Secret Swell: Finding Louisiana’s hidden surfing spots
NEW ORLEANS (WVUE) - Lake Pontchartrain is a fickle body of water, typically calm, maybe even placid, but sometimes the brackish water turns into a tempest - kicking up crashing waves that spew into the streets, crush the sea wall, and sometimes creating a secret swell.
“People say that in Louisiana there are no waves. It’s because whenever there are waves, people are inside or they’re not at the beach and that’s when we’re there,” Keegan McGuire, founder of Pontcha Surf Club, said. “It’s almost it’s almost like an evangelistic experience you get to share there is surfing in Louisiana.”
The crew at Pontcha Surf Club finds their waves in Lake Pontchartrain.
“It actually started as a joke and ended up becoming something which was kind of strange a lot of people kind of grabbed hold of it and did what they wanted with it,” McGuire said.
The club is made up of some locals, East and West Coast surfers, and even some Hawaiian ex-pats, like George Lee, who moved to Louisiana from Oahu seven years ago and found himself desperate to find a wave. “That was the first thing that I thought was, ‘Where’s the closest break that I can go surf?’ So, I started in Florida I was about fifteen,” Lee said. “And then I heard that there were waves in the lake, which totally took me by surprise because it’s a lake.”
Lee stretched those Hawaiian roots into the club, finding a home in the south and catching a wave that truly means more to him than you might think. “I can say surfing saved my life a bunch of times growing up, staying out of trouble, having something to do, staying active. Surfing kept me busy and on a good path,” Lee said.
It’s a path he continues to carve through Pontcha Surf.
“The sense of community through Pontcha Surf Club, the camaraderie is awesome. They really make you feel welcome and there are people that have been surfing their whole life, 20 to 30 years. There are people that are just now starting to surf, and they lend out boards, everyone is super nice, nobody is pretentious about it, so it’s really welcoming,” Lee said.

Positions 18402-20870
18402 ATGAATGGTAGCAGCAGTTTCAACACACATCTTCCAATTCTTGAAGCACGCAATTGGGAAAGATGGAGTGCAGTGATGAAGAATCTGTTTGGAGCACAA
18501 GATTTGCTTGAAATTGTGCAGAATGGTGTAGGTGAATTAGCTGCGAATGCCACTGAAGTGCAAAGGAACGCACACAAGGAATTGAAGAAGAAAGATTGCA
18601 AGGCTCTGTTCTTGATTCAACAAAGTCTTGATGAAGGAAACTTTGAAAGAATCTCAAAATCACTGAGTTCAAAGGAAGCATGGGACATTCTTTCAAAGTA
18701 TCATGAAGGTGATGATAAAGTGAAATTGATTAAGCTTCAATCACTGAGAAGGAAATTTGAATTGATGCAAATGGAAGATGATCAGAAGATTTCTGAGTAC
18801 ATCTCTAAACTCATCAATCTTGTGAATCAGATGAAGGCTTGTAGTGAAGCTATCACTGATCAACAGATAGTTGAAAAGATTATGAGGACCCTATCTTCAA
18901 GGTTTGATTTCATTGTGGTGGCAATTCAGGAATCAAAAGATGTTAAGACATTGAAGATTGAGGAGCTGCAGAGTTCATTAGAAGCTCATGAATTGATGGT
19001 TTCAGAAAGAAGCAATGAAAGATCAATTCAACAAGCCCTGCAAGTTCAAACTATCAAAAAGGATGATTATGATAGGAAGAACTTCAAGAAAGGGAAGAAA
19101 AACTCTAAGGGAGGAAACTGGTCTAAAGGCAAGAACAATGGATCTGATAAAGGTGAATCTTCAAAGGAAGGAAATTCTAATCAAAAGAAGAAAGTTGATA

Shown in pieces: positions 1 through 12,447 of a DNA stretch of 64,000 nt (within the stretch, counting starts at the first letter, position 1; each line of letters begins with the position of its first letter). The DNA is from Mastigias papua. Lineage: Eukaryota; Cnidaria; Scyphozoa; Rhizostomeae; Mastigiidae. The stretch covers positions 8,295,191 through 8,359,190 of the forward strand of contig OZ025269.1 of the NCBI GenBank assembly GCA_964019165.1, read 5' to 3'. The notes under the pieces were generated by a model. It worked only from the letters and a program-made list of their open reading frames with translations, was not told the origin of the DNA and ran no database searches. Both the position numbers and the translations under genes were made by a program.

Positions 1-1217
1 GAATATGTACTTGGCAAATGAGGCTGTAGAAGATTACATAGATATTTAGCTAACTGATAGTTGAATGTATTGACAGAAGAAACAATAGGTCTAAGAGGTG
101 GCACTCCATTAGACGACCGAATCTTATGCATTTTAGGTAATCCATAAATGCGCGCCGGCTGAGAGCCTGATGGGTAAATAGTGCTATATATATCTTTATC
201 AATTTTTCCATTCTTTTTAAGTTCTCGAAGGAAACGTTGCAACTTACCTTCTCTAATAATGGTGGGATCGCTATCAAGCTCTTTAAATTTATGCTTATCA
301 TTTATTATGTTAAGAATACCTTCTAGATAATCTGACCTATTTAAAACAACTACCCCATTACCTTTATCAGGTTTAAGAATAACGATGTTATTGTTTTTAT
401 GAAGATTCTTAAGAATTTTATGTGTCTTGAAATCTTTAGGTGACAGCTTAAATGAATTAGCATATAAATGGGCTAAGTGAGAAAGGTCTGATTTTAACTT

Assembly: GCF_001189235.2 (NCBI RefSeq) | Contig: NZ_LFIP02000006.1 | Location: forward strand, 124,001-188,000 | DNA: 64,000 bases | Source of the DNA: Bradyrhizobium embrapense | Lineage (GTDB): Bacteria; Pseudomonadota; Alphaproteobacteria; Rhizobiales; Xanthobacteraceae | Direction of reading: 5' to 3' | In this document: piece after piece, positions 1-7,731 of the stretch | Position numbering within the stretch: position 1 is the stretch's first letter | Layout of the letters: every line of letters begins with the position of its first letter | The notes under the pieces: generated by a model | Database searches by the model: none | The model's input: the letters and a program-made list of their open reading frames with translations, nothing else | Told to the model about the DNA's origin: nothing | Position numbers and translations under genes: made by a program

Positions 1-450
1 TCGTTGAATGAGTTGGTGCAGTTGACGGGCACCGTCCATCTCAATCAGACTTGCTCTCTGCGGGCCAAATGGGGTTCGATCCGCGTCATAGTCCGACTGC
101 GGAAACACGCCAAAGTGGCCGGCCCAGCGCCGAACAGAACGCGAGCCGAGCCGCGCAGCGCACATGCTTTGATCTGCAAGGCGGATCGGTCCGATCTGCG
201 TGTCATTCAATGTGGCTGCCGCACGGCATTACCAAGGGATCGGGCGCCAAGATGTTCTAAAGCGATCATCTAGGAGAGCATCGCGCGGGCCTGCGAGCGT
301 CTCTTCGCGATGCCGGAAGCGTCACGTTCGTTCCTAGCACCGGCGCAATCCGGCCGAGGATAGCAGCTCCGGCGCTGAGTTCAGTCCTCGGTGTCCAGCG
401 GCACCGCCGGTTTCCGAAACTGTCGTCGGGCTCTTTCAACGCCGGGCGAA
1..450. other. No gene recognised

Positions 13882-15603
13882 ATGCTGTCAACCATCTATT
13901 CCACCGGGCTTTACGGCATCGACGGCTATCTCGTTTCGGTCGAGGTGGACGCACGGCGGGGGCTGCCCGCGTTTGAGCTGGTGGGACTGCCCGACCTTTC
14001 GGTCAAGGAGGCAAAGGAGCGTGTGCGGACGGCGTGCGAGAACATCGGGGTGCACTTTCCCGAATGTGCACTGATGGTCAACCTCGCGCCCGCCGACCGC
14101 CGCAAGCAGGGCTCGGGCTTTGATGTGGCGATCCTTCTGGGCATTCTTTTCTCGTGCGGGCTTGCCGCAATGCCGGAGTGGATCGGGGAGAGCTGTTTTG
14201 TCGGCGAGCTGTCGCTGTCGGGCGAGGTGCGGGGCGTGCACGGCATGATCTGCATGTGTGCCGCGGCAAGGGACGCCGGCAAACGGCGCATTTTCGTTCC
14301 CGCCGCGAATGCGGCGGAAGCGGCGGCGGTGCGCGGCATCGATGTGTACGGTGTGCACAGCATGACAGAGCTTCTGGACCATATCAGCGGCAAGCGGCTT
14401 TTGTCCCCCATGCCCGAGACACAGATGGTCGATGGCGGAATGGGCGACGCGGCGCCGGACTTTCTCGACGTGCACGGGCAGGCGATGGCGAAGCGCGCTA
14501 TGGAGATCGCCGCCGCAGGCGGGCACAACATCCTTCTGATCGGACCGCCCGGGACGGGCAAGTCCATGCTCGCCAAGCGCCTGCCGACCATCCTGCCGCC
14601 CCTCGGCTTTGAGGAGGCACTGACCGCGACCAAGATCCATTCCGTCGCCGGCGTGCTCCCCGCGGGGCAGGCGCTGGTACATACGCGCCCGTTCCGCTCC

From novice surfers to experts, the club runs the gamut, even if the waves in New Orleans aren’t anything like Waikiki.
“It’s not like Hawaii or California where you got it every day or every week. Sometimes you go about two or three months without having a wave but that’s just how it is on the Gulf Coast,” McGuire said. “It’s a constant chase.”
Often that chase leads to the edge of Louisiana all the way to Grand Isle, where McGuire planted Pontcha’s flag, offering up boards to visitors until Ida ravaged the tiny island. Two months after the storm, McGuire got back inside the shop that housed his boards, the building itself surrounded by crumbling brick, but inside he found hope.
“The first thing I thought was the worst case is that they got beat around like some of these poly boards. They’re fiberglass, they hit anything they’ll just start shattering, but these foam boards, I mean depending on how much water it got, it’s probably not waterlogged it’s fine,” McGuire said.
The building took on at least a foot of water and some of the equipment got tossed around, but even still, McGuire isn’t prepared to bring the Pontcha Crew back down to Grand Isle, not with the massive cleanup and rebuilding effort underway.
“With everything outside, I mean I don’t even know what to say about something like that. There’s really nothing to say, you just sit there and almost want to cry. Something that you’ve seen, you don’t recognize any landmarks or anything like that,” McGuire said.
Still, somehow, McGuire finds a way to smile while recovering a few boards to bring back to the lake.
“Everyone kind of says the surfer mentality is like you’re bummed and then you’re stoked, you’re bummed and then you’re stoked. I’m bummed that the hurricane came through, but I’m stoked for the future, you know it’s that kind of mentality,” McGuire said.
While it might sound like a stereotypical surfer, there is a reason, once you catch a wave, you just can’t shake it.
“It’s a spiritual experience and it’s about the only time in your life where you are by yourself and you’re not in control,” McGuire said.
“It’s just the best feeling in the world. You feel like you’re with the wave without sounding kookie like one with the wave, that’s a really special feeling for sure,” Lee said.
It’s why McGuire and the rest of his crew will keep uncovering Louisiana’s secret swells, no matter how long it takes to find them or how long it takes to recover their favorite spots, left bare by the storm.
“It’s too hard to say, ‘Oh I’m just going to give it up.’ You know I think the thing is because we’re based around surfing, there’s always going to be water here, and hopefully, there’s always sand so [like] Camardelle says, he says we’ll plant a flag, but I’ll say we’ll surf,” McGuire said.
And that is a reason to stay stoked.
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